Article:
Monday, November 28, 2005

What WILL We Do?

There's a bit of a discussion over at the Oil Drum about what will happen when "peak oil" begins to sink into the public's consciousness.
Environmentalists seem to have a somewhat naive faith that once the concept of peak oil sinks in, people will move -- as though by the force of tides -- to support renewable, decentralized energy.

But why should that be true? A much more natural, predictable reaction would be to push like mad for more drilling and for more coal gasification. Both more drilling and more coal-to-liquid-fuel production would fit better with our existing infrastructure and practices, however environmentally malign they may be.
Other's argue that society will be faced with environmental opportunities and risks as peak oil sinks in, with a balancing of both. I think the positions proposed at The Oil Drum miss the point.

I see peak oil as occurring in two general scenarios, both economics driven:

1) In a typical market up-and-down fashion, prices for oil products will be (are) on a permanent upward incline. As these products become more expensive, the economic viability of alternative energy sources will gain a foothold, and innovation will become cost-effective. For example, when gasoline reaches $10 per gallon, folks will be anxious for cheaper transportation options that are currently "too expensive" or that are yet to be developed. Gradually the alternatives will fill the gap between decreasing oil availability and the nations energy needs. In this scenario, change would be more gradual and adaptive, with distinct brief periods of pain.

2) Saudia Arabia undergoes a revolution (or some similar disruptive event of scale making Katrina look like a blip on the screen) and oil supplies are suddenly disrupted for the long term. Long term economic crisis follows with much pain in the West. Slowly, over a period of years-decades (at the speed of innovation) there is recovery with alternative energy sources developed and filling the gap of oil...along the lines of scenario number 1.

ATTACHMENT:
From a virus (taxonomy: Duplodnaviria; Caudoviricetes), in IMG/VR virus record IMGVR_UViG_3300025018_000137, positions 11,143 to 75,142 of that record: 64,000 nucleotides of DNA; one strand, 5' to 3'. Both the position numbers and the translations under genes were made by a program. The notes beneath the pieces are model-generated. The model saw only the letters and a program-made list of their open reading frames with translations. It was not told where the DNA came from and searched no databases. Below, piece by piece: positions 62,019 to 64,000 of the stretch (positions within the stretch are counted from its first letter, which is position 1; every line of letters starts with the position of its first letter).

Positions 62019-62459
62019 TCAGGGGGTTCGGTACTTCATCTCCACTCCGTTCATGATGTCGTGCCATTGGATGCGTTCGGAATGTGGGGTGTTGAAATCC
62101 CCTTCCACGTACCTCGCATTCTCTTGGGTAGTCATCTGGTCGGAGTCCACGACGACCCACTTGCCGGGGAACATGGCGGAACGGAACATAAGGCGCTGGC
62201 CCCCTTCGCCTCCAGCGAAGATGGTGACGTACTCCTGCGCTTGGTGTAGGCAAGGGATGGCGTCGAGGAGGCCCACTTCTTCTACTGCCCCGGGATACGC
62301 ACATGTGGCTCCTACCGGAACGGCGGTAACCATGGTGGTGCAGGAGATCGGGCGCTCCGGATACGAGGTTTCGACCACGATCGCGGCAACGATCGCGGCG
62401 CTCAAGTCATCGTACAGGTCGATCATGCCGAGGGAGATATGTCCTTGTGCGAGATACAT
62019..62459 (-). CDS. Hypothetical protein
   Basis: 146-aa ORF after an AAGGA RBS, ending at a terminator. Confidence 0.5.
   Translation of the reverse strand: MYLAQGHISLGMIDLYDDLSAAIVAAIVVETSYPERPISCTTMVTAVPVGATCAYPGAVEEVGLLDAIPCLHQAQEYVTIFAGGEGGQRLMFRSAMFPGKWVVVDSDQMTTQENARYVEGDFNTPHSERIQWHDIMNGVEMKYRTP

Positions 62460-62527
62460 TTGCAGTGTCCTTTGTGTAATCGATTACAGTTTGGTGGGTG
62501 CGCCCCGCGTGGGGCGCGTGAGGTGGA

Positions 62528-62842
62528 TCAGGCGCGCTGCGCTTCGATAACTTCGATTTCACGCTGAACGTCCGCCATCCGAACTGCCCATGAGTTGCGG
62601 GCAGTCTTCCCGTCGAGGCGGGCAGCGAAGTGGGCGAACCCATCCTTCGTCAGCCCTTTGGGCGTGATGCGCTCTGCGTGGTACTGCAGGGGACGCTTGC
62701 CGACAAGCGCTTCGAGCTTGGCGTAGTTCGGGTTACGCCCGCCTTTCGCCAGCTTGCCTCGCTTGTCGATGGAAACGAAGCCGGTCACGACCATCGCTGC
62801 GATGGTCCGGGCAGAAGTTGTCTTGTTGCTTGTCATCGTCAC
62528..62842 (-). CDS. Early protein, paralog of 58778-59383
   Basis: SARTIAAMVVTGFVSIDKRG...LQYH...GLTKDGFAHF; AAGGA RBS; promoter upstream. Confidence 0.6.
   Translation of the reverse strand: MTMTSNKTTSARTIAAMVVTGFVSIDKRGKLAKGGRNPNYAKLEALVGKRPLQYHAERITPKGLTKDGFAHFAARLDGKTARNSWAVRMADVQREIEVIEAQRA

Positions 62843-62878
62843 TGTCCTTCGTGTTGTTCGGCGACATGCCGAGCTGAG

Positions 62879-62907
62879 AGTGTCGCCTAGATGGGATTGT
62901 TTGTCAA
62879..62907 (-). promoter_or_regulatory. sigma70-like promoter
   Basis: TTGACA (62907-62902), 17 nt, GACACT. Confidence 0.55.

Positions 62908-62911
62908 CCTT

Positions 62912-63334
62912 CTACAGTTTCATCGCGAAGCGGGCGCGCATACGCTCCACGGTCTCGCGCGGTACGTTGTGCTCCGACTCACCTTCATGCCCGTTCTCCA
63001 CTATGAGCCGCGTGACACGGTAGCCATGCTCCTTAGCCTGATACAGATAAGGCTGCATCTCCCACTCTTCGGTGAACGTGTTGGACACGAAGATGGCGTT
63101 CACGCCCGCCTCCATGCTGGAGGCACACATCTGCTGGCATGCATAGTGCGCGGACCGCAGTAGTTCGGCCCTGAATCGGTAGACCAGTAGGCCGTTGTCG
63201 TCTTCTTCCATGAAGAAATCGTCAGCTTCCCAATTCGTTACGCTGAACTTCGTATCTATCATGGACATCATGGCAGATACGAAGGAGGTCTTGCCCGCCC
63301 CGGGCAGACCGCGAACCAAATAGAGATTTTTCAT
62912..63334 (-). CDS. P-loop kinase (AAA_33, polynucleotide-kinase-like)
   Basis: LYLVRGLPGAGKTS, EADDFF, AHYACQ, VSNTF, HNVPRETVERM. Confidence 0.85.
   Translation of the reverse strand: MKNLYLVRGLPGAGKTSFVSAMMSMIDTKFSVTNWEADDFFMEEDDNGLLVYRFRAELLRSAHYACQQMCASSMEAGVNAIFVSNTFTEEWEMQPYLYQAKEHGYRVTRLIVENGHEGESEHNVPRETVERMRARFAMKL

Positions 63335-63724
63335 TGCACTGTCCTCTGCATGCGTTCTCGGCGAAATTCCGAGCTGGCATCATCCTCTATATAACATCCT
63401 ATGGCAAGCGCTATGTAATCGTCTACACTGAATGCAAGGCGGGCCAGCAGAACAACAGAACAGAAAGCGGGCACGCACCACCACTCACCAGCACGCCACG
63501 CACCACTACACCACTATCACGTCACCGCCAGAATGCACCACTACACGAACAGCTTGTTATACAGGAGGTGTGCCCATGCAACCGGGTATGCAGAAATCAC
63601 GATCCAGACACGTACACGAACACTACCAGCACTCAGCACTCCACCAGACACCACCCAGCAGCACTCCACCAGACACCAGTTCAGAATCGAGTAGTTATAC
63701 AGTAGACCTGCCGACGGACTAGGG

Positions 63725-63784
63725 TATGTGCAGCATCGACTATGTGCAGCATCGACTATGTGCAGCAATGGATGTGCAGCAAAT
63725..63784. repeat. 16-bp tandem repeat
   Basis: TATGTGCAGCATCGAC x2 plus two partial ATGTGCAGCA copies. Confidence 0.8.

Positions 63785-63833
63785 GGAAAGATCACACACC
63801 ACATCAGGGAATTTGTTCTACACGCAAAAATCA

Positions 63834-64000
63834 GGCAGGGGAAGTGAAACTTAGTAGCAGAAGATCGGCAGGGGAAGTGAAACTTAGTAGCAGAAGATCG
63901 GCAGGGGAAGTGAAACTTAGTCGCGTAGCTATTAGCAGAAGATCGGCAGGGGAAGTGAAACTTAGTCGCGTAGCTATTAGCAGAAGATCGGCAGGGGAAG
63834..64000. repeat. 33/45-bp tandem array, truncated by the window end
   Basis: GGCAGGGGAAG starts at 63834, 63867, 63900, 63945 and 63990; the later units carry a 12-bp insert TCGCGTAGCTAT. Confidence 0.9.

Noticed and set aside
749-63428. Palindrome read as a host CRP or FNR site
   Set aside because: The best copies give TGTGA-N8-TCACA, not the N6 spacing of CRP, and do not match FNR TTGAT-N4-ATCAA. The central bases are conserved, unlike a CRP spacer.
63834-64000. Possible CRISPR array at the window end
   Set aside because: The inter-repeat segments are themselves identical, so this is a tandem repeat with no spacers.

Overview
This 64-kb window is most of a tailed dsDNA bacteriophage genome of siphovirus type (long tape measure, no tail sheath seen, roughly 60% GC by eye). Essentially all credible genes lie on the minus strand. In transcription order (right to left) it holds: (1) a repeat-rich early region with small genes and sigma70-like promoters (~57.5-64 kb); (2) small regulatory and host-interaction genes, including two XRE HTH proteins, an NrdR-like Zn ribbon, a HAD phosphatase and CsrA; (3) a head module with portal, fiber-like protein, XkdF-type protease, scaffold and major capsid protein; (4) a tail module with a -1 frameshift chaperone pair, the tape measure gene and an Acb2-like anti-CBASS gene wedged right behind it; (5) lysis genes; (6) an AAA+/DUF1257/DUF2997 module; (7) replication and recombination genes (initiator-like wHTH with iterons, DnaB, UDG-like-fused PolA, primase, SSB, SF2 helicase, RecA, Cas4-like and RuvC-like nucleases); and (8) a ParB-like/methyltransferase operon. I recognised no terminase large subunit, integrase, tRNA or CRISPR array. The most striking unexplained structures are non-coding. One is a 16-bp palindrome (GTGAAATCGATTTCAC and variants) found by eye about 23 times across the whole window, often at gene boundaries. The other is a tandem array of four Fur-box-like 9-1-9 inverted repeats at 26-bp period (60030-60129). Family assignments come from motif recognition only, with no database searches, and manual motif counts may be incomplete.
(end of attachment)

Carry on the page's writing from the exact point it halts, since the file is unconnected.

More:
There is a third possible scenario of which I hold out little hope. In that scenario, government artificially creates the incentive for alternatives via investment in newer technologies or via taxes on fossil fuel products. The pain of dealing with peak oil is spread out over a very long time, the adaptation longer, and we control our own destiny rather than have it be driven by outside circumstances. Just think. If we had taken this approach in 1970......

Fat chance.

In either case, the driving force won't be environmental or simple greed to keep driving S.U.V.'s. It will be economics. If coal gasification is cheapest, it will be the way we go. Few are really worried about the environmental impact of fossil fuels or we would have already seen a public demanding change. Sure, there's lots of information confirming that we are choking in co2, particulates, mercury and any number of contaminents. But people seem to only respond to changes that are more immediate. Global warming is a slow phenomena and will carry much less weight than the cost at the pump.

American's are incredibly innovative. But we are also lazy and greedy. Innovation has always followed the all-mighty buck. Don't see any reason to think it won't as we deal with peak oil. If the scarier second scenario occurs, I can only hope that our democracy survives it.


At 6:38 PM, Anonymous Anonymous said...

I'd point out that many of these decisions will depend on who is in the White House and Congress. Nuclear was dead until Bush Cheney came along. Politicans have pet energy interests that influence policy, regardless of their party affiliation.


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